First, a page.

And speeds through a review.
The monkey enjoys contrast.
The Dead Republic
by Roddy Doyle (2010)
Roddy Doyle's A Star Called Henry is a masterpiece, plain and simple. Following young Henry Smart as he becomes a key player in the Irish Citizen Army in the early 20th century, Doyle's novel was a key departure from his until-then usual, more intimate style, and was a literary triumph in every respect.I'd cycled every inch of every lane of this country. I'd lobbed bombs from most of the ditches. Bullets had slowed me down, but nothing had ever stopped me. Thirty years ago. Only thirty years. It wasn't a lifetime. I looked at my hand, at yellow, knuckled bone. The hand had once held guns and women. I closed my fingers and felt nothing.
I used to be heard. My eyes used to kill.
Its follow-up, Oh, Play that Thing, followed the wisened Henry to America, on the run and completely alone. Doyle had some great fun leaving Ireland and playing with the glories of the Jazz Age, especially when he somehow joined up Henry to Louis Armstrong. At the finale, Henry was older, very tired, and short one leg. His wife, the estimable Miss O'Shea (no name ever supplied nor needed), had been trapped on a train with his children as they rode the rails, and Henry had slipped beneath the wheels and was left behind. Oh, Play that Thing is deeply enjoyable, a romp and a half, but somehow doesn't linger nearly as long in the mind as Star. And its emphasis on Henry's acquaintance with various famous figures in history sometimes gave the book the air of a highbrow Forrest Gump.
The Dead Republic, Doyle's final volume, splits the difference. Doyle completes his Last Roundup trilogy by reuniting Henry with Ireland, and brings to a close Henry Smart's literary bildungsroman in often high style.
The book opens with Henry on the set of John Ford's classic motion picture The Quiet Man. Ford has somehow become convinced that Henry's story should be filmed; Henry sees it as another thing to do, and only goes along with the scheme when it becomes apparent that he could possibly return to the land he fled in fear for his life. Anyone who has actually seen The Quiet Man can attest that the end result is hardly the story of Henry, fictional character or not.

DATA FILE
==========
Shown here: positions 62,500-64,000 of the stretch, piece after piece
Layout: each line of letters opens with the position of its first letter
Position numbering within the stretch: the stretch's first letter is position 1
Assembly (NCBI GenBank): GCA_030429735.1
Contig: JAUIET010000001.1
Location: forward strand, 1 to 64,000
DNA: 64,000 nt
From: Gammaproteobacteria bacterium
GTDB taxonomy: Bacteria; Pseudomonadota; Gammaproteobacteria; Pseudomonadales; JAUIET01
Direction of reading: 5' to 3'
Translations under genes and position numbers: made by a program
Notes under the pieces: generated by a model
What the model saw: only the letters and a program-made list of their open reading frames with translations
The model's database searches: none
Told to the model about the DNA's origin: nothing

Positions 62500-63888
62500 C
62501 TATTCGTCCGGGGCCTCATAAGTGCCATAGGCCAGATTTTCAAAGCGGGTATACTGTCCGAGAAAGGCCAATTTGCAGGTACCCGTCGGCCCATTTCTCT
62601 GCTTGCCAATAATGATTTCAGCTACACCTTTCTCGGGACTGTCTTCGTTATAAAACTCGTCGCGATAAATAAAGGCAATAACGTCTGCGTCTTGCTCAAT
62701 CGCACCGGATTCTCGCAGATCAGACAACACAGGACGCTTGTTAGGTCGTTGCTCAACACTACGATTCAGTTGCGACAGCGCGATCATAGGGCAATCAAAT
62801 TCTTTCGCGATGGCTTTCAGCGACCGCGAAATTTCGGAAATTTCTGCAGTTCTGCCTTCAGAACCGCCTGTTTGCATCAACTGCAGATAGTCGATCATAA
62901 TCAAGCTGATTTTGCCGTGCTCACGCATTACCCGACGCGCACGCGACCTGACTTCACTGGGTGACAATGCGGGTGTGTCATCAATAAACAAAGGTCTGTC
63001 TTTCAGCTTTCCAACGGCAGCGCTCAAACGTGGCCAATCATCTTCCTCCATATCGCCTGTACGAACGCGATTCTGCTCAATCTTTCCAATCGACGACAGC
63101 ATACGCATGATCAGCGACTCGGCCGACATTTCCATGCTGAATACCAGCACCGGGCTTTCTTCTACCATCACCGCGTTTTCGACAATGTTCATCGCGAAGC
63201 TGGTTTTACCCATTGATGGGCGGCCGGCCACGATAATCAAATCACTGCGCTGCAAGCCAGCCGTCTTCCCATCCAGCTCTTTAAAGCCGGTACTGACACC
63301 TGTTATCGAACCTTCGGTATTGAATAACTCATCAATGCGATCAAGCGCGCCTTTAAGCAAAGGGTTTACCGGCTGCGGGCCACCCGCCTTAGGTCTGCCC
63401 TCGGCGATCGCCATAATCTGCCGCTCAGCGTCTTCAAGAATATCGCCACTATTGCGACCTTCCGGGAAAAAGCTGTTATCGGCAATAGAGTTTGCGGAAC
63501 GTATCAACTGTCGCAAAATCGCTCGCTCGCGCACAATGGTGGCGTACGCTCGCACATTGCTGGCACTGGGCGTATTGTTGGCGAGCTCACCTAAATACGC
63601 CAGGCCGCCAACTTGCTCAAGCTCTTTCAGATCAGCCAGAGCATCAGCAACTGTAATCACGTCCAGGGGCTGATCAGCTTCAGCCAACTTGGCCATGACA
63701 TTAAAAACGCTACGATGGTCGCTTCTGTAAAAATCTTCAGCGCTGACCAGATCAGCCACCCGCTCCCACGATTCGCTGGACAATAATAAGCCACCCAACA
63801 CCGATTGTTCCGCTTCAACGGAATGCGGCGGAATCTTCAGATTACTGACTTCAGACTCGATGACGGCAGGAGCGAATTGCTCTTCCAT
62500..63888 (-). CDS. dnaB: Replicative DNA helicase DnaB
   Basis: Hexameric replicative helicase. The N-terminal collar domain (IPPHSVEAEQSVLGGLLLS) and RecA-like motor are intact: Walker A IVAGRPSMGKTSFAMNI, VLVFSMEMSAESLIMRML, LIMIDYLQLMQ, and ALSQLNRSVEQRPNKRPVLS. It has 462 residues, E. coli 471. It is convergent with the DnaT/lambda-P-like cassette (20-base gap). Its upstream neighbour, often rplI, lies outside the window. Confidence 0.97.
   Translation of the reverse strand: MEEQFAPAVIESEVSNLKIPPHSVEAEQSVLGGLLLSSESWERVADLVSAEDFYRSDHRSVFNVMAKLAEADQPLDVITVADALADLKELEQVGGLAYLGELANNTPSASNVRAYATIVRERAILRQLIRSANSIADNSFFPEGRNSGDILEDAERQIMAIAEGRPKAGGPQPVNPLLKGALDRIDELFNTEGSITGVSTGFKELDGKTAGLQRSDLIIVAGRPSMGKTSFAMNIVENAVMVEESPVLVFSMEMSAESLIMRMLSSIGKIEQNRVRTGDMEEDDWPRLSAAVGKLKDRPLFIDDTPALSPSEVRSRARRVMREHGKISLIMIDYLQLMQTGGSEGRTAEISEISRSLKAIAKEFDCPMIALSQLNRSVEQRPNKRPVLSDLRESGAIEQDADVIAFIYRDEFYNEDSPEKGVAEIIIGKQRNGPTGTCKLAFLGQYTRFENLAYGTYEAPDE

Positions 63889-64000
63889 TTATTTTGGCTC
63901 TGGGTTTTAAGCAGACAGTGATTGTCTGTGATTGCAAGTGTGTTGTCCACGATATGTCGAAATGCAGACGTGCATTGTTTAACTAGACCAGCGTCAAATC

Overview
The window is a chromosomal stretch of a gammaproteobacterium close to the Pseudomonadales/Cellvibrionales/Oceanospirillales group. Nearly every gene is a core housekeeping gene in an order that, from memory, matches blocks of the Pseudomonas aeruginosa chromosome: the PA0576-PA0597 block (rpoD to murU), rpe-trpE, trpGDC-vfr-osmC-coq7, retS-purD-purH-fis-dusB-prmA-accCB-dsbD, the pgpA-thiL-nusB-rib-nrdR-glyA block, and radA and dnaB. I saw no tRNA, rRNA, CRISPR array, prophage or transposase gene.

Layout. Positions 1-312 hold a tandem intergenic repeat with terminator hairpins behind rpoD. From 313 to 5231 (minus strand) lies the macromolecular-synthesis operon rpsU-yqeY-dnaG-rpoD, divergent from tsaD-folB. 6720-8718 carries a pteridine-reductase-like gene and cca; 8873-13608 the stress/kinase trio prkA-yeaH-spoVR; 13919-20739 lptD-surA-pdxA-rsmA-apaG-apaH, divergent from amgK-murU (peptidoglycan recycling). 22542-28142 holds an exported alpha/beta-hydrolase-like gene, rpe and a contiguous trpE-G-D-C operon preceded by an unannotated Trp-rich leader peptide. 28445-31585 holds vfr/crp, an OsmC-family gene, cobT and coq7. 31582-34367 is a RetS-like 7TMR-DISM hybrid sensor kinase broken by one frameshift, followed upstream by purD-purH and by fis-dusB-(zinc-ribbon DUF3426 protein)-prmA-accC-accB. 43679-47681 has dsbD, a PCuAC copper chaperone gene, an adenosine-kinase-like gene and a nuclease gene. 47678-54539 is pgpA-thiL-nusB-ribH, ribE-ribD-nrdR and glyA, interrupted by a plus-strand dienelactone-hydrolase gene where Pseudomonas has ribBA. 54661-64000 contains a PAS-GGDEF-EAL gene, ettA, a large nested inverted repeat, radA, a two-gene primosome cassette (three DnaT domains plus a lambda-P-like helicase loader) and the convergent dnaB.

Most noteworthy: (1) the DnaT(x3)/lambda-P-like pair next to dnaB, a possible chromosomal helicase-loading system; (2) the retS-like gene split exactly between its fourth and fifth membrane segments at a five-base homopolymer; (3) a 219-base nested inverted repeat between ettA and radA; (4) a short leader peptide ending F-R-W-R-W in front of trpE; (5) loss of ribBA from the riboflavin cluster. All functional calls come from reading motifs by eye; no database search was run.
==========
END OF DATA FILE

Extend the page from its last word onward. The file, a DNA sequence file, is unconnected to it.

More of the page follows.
The opening third, much as the whole of Oh, Play that Thing, is the weakest element of The Dead Republic. Henry's exploits among the famous are inherently fun, but never truly memorable. It's only when Henry travels back to Ireland, to witness and again become a part of the political strife decades later, that the novel begins to soar to Star's heights.
To be sure, it's hardly a perfect novel, even at its best. Henry's irascibility as he gets older is wonderfully done, but the plot often appears too slight to support his heft. Henry feels shoehorned into the political machinations of the time, whereas in Star the plot and Henry were organically connected. Perhaps this is intentional on Doyle's part; Henry has no desire to rejoin with elements of his past, and goes along with the plans of others rather unwillingly. But even so, Republic sputters when Henry meets up with his past, especially at one crucial point; frankly, Henry's reunion with one particular character completely beggars disbelief, even topping the desperately loopy reunion in Oh, Play that Thing.
But it's Henry Smart that's the driving force, and on that sole element, The Dead Republic delivers in spades. Doyle's main strength as a writer has always been his ability to breathe life into his characters (I offer as proof the absolutely wonderful Paddy Clarke Ha Ha Ha and The Woman Who Walked into Doors), and Republic spectacularly captures a man who is eternally on the fringes of history, both as active participant and passive tool.
Bottom line: when Doyle works with the plot, rather than the character, The Dead Republic suffers. But when it's simply Henry Smart, older, grimmer, and bursting with life, well, it's grand stuff, that.
VERDICT: MONKEY LIKES